Ruger PC9, 9mm Carbine, by Pat Cascio

The all-new and improved Ruger PC9, 9mm carbine is under review. And this may just be the hottest selling firearm on the market right now.

When Ruger Originally Came Out With PC9

Some years back, Ruger came out with a PC9, 9mm carbine. However, the one draw back was that it only took magazines from Ruger handguns. While not necessarily a bad thing, many shooters wanted more; they wanted a compact little carbine that would take magazines from other gun makers. Still, the original PC9 was a hot-seller, and after it was discontinued demand was crazy. Used models were selling for more than a thousand dollars, believe it or not.

Demand for PC9

As I write this, in the middle of January, 2018, Ruger can’t begin to keep up with demand for the PC9, not even close. My local gun shop that I haunt has 20 of these firearms on order. However, the distributor has no idea when they will have the guns in stock and ready to ship. Yet, daily customers come in asking if they have a PC9. I will go out on a limb here and predict that, if Ruger can keep up with supply and demand, they will sell a million PC9 carbines this year!

PC9- A Take-Down Carbine

One of the first things one notices on the new PC9 is that this is a take-down little carbine, much like the Ruger 10/22 Take Down model that has been a hot-seller. I’m sad to say though, Ruger doesn’t provide one of their Take Down backpacks with the PC9. However, you can purchase one from, if you want one. Still, a regular ol’ backpack works almost as well. When the PC9 is separated into two parts, and it only takes a few seconds to break it down, it will fit inside most full-sized backpacks.

Takes Magazines From Other Gun Makers

Ruger heard enough complaints with the original PC9 from consumers demanding/begging for a model that would take magazines from other gun makers, and Ruger listened. The first new model PC9 has interchangeable magazine wells. The gun comes set up from the factory to take Ruger SR9 and Security 9 magazines. However, Ruger also includes another magazine well adapter that takes GLOCK 9mm magazines. You can also purchase, from Shop Ruger, a mag well adapter that takes the Ruger American 9mm pistol magazines. I predict, in short order, Ruger will probably have a mag well adapter so the PC9 can take Beretta Model 92 magazines. What comes next, who knows?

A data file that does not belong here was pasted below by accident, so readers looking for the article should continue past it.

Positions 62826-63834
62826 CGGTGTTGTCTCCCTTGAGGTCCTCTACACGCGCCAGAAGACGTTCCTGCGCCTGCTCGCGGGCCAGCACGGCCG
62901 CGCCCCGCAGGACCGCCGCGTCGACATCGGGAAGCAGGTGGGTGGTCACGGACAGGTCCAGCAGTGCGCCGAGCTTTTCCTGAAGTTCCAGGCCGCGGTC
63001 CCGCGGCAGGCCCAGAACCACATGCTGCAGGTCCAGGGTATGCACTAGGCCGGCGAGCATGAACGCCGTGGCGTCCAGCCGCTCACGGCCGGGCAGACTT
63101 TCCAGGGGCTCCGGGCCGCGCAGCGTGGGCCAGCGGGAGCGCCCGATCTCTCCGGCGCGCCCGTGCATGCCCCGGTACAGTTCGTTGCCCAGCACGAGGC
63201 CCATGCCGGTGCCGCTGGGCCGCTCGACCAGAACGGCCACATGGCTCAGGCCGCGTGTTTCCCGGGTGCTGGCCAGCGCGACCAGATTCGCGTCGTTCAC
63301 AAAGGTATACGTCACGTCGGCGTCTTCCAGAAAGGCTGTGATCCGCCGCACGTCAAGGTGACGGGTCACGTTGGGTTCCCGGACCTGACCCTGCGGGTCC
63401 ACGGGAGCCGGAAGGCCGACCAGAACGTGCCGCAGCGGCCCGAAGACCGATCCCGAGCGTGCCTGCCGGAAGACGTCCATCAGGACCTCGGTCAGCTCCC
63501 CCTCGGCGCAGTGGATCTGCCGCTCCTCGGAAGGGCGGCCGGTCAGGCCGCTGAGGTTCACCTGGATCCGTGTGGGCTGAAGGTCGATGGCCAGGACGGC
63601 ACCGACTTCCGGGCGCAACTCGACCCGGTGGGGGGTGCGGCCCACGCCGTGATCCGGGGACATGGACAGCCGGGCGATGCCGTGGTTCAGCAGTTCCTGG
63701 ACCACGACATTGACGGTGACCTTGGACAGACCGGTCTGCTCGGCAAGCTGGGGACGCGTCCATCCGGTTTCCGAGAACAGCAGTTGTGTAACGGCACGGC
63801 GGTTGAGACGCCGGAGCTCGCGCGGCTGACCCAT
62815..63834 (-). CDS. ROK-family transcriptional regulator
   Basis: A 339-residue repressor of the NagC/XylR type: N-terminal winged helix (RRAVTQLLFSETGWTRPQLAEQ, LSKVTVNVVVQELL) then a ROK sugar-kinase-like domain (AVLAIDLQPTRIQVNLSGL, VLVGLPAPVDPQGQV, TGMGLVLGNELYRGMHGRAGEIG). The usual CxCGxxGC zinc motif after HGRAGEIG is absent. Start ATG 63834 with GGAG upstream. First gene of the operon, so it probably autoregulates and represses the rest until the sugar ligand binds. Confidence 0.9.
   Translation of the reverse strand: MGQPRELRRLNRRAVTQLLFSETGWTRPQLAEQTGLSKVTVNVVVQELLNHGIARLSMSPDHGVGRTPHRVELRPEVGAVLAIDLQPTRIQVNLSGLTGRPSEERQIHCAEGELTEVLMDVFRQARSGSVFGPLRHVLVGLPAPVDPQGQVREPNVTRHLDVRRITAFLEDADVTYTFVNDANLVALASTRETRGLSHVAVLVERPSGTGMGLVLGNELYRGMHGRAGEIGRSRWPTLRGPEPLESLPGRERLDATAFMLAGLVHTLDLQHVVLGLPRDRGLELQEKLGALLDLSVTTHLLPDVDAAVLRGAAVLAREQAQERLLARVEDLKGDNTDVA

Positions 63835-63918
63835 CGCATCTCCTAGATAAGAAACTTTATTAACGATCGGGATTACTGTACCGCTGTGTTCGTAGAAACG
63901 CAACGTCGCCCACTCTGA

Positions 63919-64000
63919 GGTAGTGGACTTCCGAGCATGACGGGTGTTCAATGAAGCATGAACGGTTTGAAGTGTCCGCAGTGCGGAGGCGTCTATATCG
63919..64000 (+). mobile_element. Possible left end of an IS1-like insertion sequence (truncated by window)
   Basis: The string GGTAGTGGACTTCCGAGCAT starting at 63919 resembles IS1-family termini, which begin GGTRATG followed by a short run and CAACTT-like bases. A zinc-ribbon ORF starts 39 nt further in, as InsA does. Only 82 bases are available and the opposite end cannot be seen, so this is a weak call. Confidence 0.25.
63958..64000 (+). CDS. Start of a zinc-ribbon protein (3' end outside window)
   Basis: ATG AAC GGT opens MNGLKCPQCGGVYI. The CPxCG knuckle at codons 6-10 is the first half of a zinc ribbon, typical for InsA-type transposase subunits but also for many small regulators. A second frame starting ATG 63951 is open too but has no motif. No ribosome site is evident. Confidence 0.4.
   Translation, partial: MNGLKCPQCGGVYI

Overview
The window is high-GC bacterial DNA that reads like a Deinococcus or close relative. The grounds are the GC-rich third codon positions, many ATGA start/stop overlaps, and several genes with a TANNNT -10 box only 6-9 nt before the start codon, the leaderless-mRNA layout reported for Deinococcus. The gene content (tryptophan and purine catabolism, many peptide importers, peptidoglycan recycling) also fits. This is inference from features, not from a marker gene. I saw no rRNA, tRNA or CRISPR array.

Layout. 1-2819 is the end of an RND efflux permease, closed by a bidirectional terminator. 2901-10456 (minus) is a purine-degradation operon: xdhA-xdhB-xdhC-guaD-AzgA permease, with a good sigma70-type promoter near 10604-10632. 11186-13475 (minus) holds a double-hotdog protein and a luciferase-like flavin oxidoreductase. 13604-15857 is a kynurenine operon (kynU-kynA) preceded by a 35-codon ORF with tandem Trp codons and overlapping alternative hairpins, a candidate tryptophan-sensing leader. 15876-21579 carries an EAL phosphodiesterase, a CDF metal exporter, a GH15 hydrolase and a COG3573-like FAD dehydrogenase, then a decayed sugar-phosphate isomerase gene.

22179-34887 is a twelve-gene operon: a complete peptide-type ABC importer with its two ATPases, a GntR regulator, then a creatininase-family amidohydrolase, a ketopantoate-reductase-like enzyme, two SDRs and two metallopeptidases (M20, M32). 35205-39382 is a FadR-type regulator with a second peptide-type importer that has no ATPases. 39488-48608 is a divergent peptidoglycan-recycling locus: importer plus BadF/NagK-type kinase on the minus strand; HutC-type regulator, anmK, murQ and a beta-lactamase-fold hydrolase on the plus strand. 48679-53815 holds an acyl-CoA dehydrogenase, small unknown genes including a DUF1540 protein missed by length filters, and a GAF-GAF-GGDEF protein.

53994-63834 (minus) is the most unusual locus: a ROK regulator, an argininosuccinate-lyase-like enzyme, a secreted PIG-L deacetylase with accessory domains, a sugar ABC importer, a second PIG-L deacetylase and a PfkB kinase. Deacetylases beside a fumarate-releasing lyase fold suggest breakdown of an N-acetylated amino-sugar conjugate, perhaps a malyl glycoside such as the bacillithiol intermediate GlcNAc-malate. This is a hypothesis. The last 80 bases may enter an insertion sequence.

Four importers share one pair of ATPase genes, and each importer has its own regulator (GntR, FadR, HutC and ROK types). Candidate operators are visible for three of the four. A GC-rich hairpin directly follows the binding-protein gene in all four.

In order to change the magazine well adapters, you have to break the PC9 down. This is a simply operation. It takes about five minutes to do, and it’s easy! I suspect many users will probably install one particular mag well adapter and leave it at that. However, with ease of swapping the mag well adapters out mean it’s not a problem to change from one type of magazine to another in short order.

PC9 Specs

Let’s take a close look at the PC9 specs. First up, this model is only chambered in 9mm. I’m not sure Ruger will design one for the .40 S&W round, as many police departments are dropping this caliber and going back to the 9mm. The stock is heavy-duty black synthetic material, and it’s not cheap either. The barrel is 16.12 inches long and has a threaded end for installing an AR-type 9mm flash suppressor or even a suppressor, which is very nice indeed! Its overall length is 34.37 inches. The front sight is a protected post with wings on either side of it, and the rear sight is a fully adjustable Ghost Ring type, for a sharp sight picture. The barrel is also fluted to lighten it a little bit; it is a heavy-duty barrel. Weight on the PC9 when empty is 6.8 lbs.

Stock- Adjustable Length of Pull